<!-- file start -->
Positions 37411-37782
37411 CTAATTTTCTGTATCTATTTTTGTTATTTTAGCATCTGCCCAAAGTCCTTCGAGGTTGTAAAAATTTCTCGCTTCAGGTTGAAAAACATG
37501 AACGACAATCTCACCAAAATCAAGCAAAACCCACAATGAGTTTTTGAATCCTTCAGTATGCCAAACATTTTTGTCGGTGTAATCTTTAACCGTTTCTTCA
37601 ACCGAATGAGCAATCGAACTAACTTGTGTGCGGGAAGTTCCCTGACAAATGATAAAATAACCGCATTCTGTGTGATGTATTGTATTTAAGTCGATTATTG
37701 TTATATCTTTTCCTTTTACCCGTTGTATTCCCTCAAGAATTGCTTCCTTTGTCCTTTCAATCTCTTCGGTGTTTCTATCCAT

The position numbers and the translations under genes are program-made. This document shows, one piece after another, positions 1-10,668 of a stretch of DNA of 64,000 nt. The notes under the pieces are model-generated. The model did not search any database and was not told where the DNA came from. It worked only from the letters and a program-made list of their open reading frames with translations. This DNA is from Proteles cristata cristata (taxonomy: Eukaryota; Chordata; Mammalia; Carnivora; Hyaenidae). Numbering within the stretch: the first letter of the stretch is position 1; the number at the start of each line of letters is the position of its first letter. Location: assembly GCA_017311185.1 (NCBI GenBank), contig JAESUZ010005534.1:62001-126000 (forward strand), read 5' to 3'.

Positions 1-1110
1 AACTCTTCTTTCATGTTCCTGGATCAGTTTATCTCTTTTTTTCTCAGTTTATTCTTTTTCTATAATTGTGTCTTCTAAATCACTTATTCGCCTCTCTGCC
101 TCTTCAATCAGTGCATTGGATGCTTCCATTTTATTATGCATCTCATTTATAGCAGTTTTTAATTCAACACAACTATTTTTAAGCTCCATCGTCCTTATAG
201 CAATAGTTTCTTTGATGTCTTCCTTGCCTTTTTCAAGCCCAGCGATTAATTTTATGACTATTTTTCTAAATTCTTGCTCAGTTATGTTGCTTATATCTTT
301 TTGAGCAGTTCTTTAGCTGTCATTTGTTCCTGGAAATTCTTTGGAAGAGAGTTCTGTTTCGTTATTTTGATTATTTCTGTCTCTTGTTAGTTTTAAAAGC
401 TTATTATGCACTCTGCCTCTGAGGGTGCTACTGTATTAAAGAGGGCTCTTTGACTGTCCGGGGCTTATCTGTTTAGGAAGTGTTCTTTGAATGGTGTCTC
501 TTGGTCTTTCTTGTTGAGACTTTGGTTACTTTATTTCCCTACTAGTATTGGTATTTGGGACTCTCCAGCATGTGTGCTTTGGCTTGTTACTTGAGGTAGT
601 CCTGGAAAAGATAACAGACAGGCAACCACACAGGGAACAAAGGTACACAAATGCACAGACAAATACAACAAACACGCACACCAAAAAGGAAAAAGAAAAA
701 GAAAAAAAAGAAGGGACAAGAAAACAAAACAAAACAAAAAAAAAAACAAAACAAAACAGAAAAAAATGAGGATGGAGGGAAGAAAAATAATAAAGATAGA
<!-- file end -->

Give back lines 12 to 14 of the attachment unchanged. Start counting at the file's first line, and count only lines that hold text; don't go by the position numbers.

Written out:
401 TTATTATGCACTCTGCCTCTGAGGGTGCTACTGTATTAAAGAGGGCTCTTTGACTGTCCGGGGCTTATCTGTTTAGGAAGTGTTCTTTGAATGGTGTCTC
501 TTGGTCTTTCTTGTTGAGACTTTGGTTACTTTATTTCCCTACTAGTATTGGTATTTGGGACTCTCCAGCATGTGTGCTTTGGCTTGTTACTTGAGGTAGT
601 CCTGGAAAAGATAACAGACAGGCAACCACACAGGGAACAAAGGTACACAAATGCACAGACAAATACAACAAACACGCACACCAAAAAGGAAAAAGAAAAA